UTIs: Causes and Risk Factors

UTI risk factors
© Verywell, 2018 

One of the most common types of infection, urinary tract infections (UTIs), occur when harmful microscopic organisms enter your urinary tract. Although these organisms can include fungi and viruses, most UTIs are caused by bacteria.

Your body typically eliminates these bacteria before they can trigger symptoms, but risk factors ranging from sexual activity to underlying health problems can increase the likelihood of developing a urinary tract infection.

Common Causes and Risk Factors

While a UTI can occur in any part of your urinary system (including the bladder, kidneys, ureters, and urethra), most UTIs affect the bladder and urethra (i.e. the lower urinary tract). Escherichia coli, Klebsiella pneumoniae, and Proteus mirabilis are among the bacteria most commonly linked to UTIs.

Gender

Because of certain anatomical factors, women face a much higher risk of UTIs (compared to men). This is because women have a shorter urethra, which allows bacteria to reach and infect the bladder far more easily. What’s more, the opening to the urethra in women is significantly closer to the rectum, where UTI-causing bacteria are known to dwell.

Pregnancy

Due to pregnancy-related changes in the urinary tract, UTIs may also be more common during pregnancy (especially from week six through week 24). It’s said that the increased size and weight of the uterus may prevent the complete drainage of urine from the bladder, which can make pregnant women more UTI-prone.

Menopause

Women who have gone through menopause may also have a greater risk of urinary tract infections, possibly due to hormonal changes that might affect the beneficial bacteria responsible for fighting off harmful microorganisms in the urinary tract.

Health Conditions

Several chronic health problems may increase UTI risk as well.

These include conditions associated with impaired immune response (such as diabetes), which can weaken your body’s ability to fend off bacteria. Age-related issues like Alzheimer’s disease may also factor into UTI risk, since they may interfere with personal hygiene.

In addition, the following people may be more likely to develop urinary tract infections:

  • those with spinal cord injuries or nerve damage around the bladder, which can prohibit complete emptying of the bladder
  • those with kidney stones, enlarged prostate, or any other issue that blocks the normal flow of urine and encourages bacterial growth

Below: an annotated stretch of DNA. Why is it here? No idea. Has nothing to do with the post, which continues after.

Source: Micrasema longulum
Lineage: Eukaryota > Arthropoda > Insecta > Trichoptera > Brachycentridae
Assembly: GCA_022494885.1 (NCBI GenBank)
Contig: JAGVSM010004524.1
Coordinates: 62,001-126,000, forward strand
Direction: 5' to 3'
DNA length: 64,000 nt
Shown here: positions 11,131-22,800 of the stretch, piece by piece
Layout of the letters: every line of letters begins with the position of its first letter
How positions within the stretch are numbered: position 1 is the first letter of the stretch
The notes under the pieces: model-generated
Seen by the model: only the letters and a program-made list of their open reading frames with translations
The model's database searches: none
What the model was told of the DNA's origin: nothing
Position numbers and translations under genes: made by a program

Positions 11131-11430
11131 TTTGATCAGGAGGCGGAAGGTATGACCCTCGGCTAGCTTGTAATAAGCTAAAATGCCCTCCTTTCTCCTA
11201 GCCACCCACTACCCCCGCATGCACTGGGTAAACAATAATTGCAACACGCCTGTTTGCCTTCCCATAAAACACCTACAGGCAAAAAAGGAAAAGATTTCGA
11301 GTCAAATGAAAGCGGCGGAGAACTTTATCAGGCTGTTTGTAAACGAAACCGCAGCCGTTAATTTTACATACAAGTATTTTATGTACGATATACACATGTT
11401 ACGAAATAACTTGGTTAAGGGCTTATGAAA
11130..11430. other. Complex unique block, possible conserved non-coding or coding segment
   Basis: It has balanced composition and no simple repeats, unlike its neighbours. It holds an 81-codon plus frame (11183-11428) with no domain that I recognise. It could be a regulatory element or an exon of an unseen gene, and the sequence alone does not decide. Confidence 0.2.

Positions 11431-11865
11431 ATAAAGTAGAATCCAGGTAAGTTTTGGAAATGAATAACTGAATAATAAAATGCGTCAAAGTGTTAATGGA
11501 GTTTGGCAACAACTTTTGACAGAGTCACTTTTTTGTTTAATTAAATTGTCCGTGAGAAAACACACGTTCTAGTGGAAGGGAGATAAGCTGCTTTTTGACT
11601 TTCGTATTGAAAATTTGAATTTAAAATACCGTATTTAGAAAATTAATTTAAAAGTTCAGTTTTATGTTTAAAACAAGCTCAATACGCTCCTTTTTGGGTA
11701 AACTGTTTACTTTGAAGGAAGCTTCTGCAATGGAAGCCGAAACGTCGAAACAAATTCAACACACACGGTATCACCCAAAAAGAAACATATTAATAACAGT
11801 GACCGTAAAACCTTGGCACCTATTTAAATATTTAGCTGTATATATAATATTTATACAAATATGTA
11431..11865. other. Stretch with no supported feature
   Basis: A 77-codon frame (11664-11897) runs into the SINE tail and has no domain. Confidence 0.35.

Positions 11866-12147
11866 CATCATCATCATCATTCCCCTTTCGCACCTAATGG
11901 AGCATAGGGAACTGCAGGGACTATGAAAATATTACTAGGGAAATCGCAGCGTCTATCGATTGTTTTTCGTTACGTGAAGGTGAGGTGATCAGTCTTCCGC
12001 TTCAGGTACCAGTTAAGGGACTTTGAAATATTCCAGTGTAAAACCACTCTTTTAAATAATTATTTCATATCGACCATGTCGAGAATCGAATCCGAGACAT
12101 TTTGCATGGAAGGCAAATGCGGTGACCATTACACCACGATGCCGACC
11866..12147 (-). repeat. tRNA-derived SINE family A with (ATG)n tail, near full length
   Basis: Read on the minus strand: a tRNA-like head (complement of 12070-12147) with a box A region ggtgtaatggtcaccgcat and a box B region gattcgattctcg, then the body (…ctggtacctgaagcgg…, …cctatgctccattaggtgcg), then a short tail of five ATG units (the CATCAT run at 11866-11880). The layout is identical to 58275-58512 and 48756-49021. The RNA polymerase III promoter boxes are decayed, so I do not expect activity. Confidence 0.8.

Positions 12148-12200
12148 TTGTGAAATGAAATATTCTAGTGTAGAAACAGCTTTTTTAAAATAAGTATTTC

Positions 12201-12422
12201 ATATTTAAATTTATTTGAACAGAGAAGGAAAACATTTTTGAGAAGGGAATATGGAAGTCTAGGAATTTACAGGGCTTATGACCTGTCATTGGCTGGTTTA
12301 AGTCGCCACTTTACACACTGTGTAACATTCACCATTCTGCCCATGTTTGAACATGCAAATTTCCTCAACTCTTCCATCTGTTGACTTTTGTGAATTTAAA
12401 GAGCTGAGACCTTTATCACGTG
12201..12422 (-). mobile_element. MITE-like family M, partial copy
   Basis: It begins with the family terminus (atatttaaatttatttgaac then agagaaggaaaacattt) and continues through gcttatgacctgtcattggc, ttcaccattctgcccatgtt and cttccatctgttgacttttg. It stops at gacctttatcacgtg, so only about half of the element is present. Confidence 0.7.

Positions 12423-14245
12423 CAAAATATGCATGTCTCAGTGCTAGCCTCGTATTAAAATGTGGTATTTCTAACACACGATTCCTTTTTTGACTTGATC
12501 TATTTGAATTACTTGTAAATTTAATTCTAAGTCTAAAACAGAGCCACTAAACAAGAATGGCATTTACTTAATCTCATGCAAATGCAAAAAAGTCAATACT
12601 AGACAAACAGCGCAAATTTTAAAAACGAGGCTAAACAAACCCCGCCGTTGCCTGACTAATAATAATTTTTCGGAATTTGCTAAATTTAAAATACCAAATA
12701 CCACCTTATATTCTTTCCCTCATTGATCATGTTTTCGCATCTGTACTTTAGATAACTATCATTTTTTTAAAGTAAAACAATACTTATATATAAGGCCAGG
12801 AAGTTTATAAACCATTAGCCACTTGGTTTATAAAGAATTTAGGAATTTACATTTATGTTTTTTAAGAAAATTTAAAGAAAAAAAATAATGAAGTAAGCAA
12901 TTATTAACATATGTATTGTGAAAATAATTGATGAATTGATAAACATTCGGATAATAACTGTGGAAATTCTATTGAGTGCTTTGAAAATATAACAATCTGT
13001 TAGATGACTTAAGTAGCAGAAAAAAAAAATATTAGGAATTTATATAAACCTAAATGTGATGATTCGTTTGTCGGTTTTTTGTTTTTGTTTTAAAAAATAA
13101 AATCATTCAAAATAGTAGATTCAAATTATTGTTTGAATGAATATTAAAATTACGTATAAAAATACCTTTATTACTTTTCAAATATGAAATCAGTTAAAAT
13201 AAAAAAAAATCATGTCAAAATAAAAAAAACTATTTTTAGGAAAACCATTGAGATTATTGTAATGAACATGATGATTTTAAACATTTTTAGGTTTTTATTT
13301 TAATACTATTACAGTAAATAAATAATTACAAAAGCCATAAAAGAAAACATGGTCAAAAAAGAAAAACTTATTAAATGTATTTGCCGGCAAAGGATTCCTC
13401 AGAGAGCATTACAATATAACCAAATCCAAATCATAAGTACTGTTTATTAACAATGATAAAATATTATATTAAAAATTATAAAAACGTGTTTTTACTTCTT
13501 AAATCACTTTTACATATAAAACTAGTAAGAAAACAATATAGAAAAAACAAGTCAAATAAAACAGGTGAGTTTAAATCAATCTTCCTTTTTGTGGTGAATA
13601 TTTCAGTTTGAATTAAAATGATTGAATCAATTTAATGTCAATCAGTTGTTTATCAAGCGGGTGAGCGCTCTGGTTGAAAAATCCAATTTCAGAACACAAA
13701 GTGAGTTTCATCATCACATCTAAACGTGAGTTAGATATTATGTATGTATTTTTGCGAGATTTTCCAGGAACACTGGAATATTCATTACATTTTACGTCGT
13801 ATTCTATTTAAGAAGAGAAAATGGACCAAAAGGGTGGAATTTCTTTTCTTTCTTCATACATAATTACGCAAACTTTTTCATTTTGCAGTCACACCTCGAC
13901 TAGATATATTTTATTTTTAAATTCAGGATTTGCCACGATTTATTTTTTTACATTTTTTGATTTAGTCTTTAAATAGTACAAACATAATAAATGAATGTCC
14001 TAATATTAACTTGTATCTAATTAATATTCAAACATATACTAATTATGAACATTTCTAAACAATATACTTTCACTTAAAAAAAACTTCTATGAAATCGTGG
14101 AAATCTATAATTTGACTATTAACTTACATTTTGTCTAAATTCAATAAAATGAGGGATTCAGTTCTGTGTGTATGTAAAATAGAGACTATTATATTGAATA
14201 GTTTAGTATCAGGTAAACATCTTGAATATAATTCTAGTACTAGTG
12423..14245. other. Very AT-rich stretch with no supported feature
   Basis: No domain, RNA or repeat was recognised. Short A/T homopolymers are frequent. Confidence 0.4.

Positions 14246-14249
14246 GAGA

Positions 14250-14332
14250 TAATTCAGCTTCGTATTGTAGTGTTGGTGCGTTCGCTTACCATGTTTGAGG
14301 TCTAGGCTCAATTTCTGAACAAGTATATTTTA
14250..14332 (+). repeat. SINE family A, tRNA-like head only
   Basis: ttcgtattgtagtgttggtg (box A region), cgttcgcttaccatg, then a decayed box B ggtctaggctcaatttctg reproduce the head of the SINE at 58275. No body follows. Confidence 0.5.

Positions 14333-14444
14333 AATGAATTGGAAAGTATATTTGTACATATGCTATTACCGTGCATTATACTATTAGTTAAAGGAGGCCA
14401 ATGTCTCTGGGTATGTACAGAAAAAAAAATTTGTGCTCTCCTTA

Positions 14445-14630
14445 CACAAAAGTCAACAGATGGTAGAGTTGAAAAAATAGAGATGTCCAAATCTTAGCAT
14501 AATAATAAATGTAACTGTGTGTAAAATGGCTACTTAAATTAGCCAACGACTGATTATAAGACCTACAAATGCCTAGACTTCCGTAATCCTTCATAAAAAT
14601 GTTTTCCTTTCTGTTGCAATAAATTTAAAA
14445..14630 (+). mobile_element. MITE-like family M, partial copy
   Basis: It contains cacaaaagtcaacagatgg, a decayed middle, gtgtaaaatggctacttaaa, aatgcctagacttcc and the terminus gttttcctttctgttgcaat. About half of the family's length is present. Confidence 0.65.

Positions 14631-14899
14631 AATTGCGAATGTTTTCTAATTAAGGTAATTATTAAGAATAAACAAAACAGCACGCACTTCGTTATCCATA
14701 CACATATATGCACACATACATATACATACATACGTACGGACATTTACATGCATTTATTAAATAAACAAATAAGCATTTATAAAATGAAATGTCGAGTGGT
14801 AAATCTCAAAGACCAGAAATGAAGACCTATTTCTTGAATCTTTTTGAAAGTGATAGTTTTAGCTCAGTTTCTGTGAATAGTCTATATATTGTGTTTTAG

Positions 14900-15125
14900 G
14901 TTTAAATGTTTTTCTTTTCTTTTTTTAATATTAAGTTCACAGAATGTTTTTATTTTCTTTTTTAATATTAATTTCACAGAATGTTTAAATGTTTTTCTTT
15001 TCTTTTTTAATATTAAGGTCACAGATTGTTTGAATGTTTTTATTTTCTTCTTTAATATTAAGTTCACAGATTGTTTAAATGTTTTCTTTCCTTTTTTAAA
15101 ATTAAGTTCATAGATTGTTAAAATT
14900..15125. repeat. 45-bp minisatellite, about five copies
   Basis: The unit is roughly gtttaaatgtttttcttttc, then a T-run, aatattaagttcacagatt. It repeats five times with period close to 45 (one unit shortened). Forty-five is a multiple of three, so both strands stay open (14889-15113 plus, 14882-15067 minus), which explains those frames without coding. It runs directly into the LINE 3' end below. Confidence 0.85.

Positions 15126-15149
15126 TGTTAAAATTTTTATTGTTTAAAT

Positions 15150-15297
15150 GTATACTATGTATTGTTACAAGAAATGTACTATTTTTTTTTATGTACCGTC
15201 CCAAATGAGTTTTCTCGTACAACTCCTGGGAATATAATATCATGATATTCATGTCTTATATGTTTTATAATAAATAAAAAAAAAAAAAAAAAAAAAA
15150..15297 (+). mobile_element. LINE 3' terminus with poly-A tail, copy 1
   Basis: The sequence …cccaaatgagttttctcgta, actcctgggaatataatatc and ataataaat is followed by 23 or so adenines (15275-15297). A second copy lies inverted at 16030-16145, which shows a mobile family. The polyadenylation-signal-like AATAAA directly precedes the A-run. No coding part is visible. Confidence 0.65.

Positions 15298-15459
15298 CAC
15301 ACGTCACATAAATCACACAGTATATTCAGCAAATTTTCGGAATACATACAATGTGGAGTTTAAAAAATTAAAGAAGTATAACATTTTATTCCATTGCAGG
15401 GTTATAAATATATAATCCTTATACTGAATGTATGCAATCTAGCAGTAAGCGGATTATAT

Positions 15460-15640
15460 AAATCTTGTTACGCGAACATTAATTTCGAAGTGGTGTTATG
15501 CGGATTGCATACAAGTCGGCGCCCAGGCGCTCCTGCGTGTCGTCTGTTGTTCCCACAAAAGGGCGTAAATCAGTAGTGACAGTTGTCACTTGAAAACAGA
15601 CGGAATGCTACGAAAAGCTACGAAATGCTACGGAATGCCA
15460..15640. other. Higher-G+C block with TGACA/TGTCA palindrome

• those with vesicoureteral reflux (VUR) or other abnormalities of the urinary tract
  • those who have recently used a urinary catheter
  • those with bowel incontinence

Genetics

Some emerging research suggests that genetics may play a role in urinary tract infections. In a 2011 report published in the journal Nature Reviews: Urology, for instance, scientists state that genetic variation in immune response may either influence the severity of UTIs or protect against infection. However, more research is needed before the possible genetic causes of UTIs can be fully understood.

Lifestyle Risk Factors

A number of lifestyle factors may contribute to the development of urinary tract infections.

Sexual Activity

Sexual activity is one of the most common lifestyle risk factors for UTIs, particularly for women. It’s thought that sexual intercourse may transport bacteria from the genitals and anus into the urethra and, in turn, lead to infection.

For men, unprotected sexual activity involving women with a vaginal infection may increase risk of UTIs.

Birth Control

Use of certain types of birth control (such as diaphragms or spermicide) may also raise UTI risk in women.

Personal Hygiene

Several personal hygiene habits are also considered risk factors for UTIs. These habits include:

  • use of douches and feminine hygiene sprays or powders
  • wiping from back to front after urinating or having a bowel movement, especially for women
  • retaining urine for an abnormally prolonged period (i.e. “holding it in”)
  • extended periods of immobility (such as during recovery from an injury or illness)

Sources:

Flores-Mireles AL, Walker JN, Caparon M, Hultgren SJ. “Urinary tract infections: epidemiology, mechanisms of infection and treatment options.” Nat Rev Microbiol. 2015 May;13(5):269-84.

Moore EE, Hawes SE, Scholes D, Boyko EJ, Hughes JP, Fihn SD. “Sexual intercourse and risk of symptomatic urinary tract infection in post-menopausal women.” J Gen Intern Med. 2008 May;23(5):595-9.

The National Institute of Diabetes and Digestive and Kidney Diseases. “Bladder Infection (Urinary Tract Infection—UTI) in Adults.” March 2017.

Ragnarsdóttir B, Lutay N, Grönberg-Hernandez J, Köves B, Svanborg C. “Genetics of innate immunity and UTI susceptibility.” Nat Rev Urol. 2011 Jul 12;8(8):449-68. 

U.S. National Library of Medicine. “Urinary Tract Infections (UTI).”